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Happy National PARK(ing) Day!

| Fri Sep. 19, 2008 6:38 PM EDT

parkingday_300x200.jpgIf you drove through San Francisco today and pulled up to a parking spot covered with shrubbery, don't be alarmed: the spot was likely claimed for 2008 National PARK(ing) Day, a global one-day event that transforms metered parking spots into temporary public parks.

Down the street from MoJo, greeters at a busy intersection directed lunchtime walkers to the eco-friendly benches parked in one such spot, themed "Permeability." Part public service announcement, part mini-flash mob, the annotated parking spot map by the McCall Design Group directed visitors to the water-saving landscape solutions present on this patch of asphalt, including composted bark mulch, native plants, tufted hairgrass, and water-filtering aqua-stone.

National PARK(ing) Day was started in 2005 by the Rebar Group, an interdisciplinary coalition of San Francisco artists, designers and activists. Since then, cities such as Portland, Seattle, and Tuscon have followed suit.

According to Nikki Wisser, an associate with McCall Design Group, their permeable spot hasn't drawn any irritated bystanders.

"I'm just glad I'm not driving today," said one man with a chuckle as he walked past.

Photo by Jin Zhu.

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Friday Cat Blogging - 19 September 2008

| Fri Sep. 19, 2008 4:17 PM EDT

FRIDAY CATBLOGGING....Fall is here! I know your puny human calendar says it's still a few days away, but I know better because my seasonal alarm clock has spoken. A few days ago, after a summer of ignoring it, Domino once again demanded (literally) that we clear the junk off the sheepskin pod and put it back up on the couch for her to sleep in. This is a much better indicator than all that solstice/equinox stuff.

Though it may be a little iffy about which season is coming up. Last year Domino demanded the return of the pod right before winter. This is either an indication of a chilly fall ahead of us, or else an indication that Domino has a brain the size of a peanut. But look: if you had a brain the size of a peanut, you'd have trouble keeping track of seasons too. So don't be too judgmental.

Meanwhile, Inkblot doesn't need a pod or any other kind of sleep aid. Just a paw over his eyes and he's set to go.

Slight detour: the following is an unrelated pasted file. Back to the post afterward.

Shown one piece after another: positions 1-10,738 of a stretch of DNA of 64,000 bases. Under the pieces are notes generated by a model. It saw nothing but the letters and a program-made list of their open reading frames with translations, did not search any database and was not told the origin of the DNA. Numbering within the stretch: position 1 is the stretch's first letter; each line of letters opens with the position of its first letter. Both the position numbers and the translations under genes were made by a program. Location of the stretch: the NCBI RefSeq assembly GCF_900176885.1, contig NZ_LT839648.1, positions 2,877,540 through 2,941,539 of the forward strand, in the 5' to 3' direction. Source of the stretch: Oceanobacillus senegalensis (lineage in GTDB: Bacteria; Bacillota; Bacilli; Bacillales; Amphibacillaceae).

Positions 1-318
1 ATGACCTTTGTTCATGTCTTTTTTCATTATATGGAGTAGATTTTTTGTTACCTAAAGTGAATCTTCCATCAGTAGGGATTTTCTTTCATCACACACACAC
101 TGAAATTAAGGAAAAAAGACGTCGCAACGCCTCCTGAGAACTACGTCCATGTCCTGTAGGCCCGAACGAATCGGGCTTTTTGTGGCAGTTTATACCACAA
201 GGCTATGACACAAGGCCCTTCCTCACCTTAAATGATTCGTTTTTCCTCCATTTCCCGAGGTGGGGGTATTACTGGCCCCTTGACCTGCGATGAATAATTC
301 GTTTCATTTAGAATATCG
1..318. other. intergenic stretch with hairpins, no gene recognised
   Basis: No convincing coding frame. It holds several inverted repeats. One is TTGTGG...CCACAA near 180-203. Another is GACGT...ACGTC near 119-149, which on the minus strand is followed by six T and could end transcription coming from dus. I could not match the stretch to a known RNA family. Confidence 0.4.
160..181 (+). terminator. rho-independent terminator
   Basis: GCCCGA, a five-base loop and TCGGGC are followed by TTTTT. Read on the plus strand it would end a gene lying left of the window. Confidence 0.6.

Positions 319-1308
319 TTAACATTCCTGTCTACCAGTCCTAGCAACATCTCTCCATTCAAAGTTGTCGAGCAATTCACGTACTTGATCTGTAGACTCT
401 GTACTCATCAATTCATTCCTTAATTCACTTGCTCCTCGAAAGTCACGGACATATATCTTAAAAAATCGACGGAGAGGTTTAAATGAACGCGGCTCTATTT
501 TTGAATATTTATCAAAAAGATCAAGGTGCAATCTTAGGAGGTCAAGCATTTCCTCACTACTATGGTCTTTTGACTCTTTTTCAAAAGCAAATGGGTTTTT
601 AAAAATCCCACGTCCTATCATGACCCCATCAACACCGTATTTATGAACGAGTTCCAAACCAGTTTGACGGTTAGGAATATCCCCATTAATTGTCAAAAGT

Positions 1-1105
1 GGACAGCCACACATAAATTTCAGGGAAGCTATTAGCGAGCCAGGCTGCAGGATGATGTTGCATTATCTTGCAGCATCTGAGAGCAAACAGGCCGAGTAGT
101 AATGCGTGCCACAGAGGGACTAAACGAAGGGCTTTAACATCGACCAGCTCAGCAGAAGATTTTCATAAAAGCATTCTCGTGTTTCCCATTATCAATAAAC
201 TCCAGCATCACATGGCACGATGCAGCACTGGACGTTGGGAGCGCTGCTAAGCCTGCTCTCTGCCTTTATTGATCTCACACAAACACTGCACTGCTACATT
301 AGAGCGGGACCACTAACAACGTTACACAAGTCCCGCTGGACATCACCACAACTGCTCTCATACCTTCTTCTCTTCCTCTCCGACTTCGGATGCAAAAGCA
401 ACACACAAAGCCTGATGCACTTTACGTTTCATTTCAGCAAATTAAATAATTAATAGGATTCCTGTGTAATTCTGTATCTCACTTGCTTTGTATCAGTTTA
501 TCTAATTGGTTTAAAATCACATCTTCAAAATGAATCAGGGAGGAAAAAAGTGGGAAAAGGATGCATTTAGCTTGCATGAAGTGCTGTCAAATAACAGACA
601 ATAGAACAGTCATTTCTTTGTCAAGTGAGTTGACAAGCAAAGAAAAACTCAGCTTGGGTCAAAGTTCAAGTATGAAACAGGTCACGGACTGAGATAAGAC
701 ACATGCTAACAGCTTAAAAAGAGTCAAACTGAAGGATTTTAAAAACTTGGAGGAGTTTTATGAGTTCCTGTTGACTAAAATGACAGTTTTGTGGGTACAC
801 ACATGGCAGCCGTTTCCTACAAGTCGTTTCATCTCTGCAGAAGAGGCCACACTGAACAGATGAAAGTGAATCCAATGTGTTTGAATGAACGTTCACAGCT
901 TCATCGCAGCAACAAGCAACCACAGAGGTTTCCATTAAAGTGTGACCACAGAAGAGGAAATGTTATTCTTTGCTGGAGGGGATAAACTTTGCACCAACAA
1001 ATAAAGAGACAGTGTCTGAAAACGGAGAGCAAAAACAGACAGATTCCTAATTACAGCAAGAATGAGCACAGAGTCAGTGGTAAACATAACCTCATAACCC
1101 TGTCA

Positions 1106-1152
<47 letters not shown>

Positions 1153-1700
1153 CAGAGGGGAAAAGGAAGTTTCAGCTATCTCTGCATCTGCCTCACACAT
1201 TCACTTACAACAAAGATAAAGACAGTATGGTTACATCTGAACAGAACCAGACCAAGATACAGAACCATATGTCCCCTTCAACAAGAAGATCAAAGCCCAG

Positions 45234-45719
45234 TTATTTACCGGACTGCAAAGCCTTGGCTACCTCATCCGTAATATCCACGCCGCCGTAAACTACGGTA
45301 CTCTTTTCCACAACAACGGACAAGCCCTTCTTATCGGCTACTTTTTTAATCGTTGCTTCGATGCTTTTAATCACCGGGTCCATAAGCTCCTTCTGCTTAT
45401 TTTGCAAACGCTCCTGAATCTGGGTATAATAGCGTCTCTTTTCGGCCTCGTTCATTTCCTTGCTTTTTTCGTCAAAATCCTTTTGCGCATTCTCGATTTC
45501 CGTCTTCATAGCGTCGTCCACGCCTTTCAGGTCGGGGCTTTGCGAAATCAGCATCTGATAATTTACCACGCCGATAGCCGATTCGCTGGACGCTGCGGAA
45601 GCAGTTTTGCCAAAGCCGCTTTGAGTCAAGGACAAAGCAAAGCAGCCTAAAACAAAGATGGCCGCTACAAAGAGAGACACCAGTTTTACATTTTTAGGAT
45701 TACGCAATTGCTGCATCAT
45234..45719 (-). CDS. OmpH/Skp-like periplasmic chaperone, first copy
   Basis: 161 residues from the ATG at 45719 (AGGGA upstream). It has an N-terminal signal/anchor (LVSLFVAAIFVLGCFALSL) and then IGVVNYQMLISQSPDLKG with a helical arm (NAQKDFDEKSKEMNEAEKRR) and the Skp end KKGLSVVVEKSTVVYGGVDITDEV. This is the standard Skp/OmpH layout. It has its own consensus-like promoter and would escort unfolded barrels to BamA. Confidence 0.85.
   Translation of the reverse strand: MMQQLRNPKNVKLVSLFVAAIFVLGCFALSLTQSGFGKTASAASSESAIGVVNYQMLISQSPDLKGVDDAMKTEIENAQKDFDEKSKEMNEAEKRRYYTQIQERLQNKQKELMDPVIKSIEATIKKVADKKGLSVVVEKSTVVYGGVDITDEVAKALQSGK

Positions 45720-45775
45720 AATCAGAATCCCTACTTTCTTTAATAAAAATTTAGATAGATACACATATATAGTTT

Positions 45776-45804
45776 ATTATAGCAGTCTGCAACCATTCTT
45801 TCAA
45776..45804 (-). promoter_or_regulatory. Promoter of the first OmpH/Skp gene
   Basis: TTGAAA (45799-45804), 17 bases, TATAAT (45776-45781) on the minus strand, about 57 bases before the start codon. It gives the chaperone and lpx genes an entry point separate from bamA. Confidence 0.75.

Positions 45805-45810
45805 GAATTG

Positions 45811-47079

Market Reform Update

| Fri Sep. 19, 2008 4:06 PM EDT

MARKET REFORM UPDATE....Dean Baker is unhappy with the SEC's decision to ban short selling in financial stocks:

So where does the SEC get off banning shorts? Has it determined that bank stocks are undervalued? How did it make that determination? Does it ever determine that stocks are overvalued and therefore ban buying?

....If the issue is price manipulation, it is hard to believe that this is the first time market actors have manipulated prices. If they have the ability to do it on the down side now with financial stocks, then presumably they have also manipulated stock prices on the upside on other occasions. Why is the former worse than the latter?

Point taken. I probably agree, though I don't think I object to temporary restriction during panics. For a more impassioned defense of restrictions on short sellers, "Mad Money" senior writer Cliff Mason has you covered in comments to yesterday's post on the subject.

On another subject, Jon Taplin believes that one of the financial reforms we should insist on once the immediate crisis is resolved is to do away with mark-to-market accounting. He quotes William Isaac:

Fair Value Accounting dictates that financial institutions holding financial instruments available for sale (such as mortgage-backed securities) must mark those assets to market. That sounds reasonable. But what do we do when the already thin market for those assets freezes up and only a handful of transactions occur at extremely depressed prices?

....When there are temporary impairments of asset values due to economic and marketplace events, regulators must give institutions an opportunity to survive the temporary impairment. Assets should not be marked to unrealistic fire-sale prices.